Conservationists and deer hunters around the country are celebrating the passage of the CWD Research and Management Act in the House of Representatives. H.R. 5608 was introduced by Representatives Ron Kind (D-WI) and Glenn Thompson (R-PA) in October, and it passed the House in a 393-33 vote on Dec. 8.
The bill as it’s currently written would expand the federal government’s role in understanding and managing chronic wasting disease, an always-fatal disease that is currently impacting deer, elk, and moose populations in 25 states and two Canadian provinces. It would authorize $70 million in federal funding on an annual basis through 2028, and these funds would be split evenly between research and management priorities.
On the research side, $35 million in annual funding would bolster monitoring and testing programs in these states. It could also help wildlife biologists in their understanding of how CWD develops, transmits, and spreads through cervid populations. The other $35 million per year would support efforts to develop comprehensive policies and programs for managing the disease—with an emphasis on areas with the highest incidence of CWD, as well as areas responding to new outbreaks. These management strategies will continue to play a major role in the fight against CWD because there are currently no prevention or treatment for the fatal neurological disease.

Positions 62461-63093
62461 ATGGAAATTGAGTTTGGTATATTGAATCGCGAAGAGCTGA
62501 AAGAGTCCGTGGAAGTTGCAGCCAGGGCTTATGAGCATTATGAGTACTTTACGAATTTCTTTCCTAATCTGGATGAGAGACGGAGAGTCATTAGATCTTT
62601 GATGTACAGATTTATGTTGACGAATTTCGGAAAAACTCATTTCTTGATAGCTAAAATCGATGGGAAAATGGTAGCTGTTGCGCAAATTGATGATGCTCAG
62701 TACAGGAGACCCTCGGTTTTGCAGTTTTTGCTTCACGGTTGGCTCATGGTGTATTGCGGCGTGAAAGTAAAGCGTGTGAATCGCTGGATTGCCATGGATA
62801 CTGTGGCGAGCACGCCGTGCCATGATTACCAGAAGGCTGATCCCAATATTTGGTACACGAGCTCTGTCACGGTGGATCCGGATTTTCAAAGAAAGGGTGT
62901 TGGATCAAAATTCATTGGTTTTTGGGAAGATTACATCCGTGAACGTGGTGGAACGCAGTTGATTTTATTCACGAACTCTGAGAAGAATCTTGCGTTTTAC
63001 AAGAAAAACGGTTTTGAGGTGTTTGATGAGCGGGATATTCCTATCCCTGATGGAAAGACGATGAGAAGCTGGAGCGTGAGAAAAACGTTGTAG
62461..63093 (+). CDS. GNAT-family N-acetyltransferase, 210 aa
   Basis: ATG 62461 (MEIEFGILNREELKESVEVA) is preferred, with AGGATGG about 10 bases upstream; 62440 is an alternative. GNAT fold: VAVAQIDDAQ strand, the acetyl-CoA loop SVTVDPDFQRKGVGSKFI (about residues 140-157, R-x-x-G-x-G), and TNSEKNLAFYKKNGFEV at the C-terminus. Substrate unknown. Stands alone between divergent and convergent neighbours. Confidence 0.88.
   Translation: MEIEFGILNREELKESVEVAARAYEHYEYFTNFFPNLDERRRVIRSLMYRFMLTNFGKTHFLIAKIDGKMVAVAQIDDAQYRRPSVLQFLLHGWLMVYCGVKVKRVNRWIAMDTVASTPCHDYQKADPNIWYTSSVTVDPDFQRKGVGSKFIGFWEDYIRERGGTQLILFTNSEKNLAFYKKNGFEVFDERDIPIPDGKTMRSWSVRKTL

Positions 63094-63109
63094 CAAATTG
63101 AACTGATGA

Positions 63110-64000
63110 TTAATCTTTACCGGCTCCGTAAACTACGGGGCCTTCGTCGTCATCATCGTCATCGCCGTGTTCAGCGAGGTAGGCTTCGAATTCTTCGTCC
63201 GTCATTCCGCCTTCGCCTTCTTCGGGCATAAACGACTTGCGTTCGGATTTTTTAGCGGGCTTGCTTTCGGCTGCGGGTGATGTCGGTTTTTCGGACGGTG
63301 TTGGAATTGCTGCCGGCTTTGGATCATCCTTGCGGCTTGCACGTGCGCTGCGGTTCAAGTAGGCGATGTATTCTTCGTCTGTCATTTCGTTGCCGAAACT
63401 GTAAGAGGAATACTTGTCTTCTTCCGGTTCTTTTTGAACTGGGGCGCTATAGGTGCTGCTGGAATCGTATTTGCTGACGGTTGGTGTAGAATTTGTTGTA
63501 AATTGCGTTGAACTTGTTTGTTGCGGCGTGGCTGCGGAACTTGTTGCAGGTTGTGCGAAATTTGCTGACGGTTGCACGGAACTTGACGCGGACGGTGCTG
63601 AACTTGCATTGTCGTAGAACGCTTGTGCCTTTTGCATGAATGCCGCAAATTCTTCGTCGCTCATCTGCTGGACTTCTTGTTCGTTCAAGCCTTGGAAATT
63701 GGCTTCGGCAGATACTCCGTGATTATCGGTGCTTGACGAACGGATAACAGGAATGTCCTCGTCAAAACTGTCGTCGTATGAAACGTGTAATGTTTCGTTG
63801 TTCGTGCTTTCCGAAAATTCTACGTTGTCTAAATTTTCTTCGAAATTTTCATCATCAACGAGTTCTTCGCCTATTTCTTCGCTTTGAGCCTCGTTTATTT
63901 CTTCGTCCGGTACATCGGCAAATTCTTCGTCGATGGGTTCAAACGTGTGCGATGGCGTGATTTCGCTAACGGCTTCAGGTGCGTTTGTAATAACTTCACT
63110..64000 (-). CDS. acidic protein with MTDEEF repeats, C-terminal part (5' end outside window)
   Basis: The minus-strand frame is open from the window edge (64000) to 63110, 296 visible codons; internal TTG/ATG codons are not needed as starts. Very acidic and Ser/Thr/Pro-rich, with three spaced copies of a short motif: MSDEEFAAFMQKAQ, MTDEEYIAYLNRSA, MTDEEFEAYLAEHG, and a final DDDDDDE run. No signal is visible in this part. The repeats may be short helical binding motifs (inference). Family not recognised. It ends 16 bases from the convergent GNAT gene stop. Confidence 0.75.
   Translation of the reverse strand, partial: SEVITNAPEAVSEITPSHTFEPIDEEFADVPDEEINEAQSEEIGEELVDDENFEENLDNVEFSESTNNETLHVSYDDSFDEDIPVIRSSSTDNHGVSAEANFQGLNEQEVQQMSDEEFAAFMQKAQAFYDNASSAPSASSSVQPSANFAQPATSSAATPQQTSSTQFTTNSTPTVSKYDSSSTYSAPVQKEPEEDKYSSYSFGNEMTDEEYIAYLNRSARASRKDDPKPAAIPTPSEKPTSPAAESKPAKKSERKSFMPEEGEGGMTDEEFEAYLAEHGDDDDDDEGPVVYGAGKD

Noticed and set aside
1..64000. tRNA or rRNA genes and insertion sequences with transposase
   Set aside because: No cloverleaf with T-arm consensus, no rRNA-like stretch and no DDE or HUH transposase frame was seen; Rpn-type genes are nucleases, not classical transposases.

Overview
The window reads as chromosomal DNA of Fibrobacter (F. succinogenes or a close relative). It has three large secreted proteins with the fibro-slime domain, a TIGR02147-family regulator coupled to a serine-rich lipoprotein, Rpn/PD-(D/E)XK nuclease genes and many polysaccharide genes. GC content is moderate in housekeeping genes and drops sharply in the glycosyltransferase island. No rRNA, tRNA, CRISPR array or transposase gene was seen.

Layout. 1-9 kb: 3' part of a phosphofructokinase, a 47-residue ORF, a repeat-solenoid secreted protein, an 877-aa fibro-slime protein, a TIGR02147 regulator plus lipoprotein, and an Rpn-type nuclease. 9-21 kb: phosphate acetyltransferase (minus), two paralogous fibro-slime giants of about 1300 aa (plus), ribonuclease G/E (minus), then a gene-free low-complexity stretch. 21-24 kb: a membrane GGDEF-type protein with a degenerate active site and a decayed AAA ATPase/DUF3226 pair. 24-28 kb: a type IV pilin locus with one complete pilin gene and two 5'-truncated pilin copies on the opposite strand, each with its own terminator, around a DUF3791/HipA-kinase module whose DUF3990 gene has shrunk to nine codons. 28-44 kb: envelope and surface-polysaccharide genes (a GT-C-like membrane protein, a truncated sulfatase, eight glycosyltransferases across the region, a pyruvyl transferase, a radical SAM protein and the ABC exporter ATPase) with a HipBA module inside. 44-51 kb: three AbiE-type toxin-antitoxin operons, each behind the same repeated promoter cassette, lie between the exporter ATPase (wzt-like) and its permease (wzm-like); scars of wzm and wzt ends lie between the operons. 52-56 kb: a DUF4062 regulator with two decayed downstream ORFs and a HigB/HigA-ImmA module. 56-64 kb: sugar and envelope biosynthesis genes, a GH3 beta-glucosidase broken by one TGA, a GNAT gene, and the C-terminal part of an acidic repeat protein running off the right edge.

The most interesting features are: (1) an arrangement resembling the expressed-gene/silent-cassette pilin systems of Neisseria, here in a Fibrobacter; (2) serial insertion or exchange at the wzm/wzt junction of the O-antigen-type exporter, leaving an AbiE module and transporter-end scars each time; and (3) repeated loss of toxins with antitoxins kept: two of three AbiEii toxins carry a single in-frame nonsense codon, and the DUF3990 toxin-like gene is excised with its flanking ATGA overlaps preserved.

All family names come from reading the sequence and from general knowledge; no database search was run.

“Today, Congress took a critical step towards combating this disease and making sure state and tribal efforts to manage its spread are supported,” Rep. Kind said on Wednesday after the bill’s swift passage through the House. “I’m proud to have led this bipartisan push to bring our scientists, local officials, and sportsmen together to address CWD and make sure our deer populations stay healthy for generations to come.”
“This legislation … is a step in the right direction, and it’s an acknowledgement from the federal government that this is a serious issue,” says Torin Miller, NDA’s policy director. “Funding is just one part of the equation, and this legislation helps with that.”
He explains that the legislation would also make strides toward educating people about CWD, as it authorizes the USDA to work with state and tribal agencies to better inform the public about the dire threat that CWD poses.
The seriousness of this threat has only become more evident in the decades since CWD was first identified in a captive deer facility in Colorado in the late 1960s. Since then, data from the CDC shows that the disease has spread rampantly throughout the continental United States. In some of these areas—particularly in the Rockies, Midwest, and parts of the East Coast—biologists have reported infection rates as high as 25 percent, or one in four deer, in wild deer herds.
Those infection rates have been even higher—up to 79 percent—in captive deer herds. And this concerning statistic ties directly to another provision in the bill that Miller and other conservationists are calling a critical piece of the CWD Research and Management Act: Its direction for the USDA to review its Herd Certification Program within 18 months of the bill’s passage.
This directive is important because some have criticized the federal government for not doing enough to prevent the transmission of CWD from farmed deer to wild herds, and wildlife managers in certain states have already begun to take the matter into their own hands. The Minnesota Department of Resources, for example, announced in October that it would halt the importation and movement of farmed deer throughout the state.
The fate of the CWD Research and Management Act is now in the hands of the U.S. Senate, and conservation groups say they will continue to advocate for its passage there.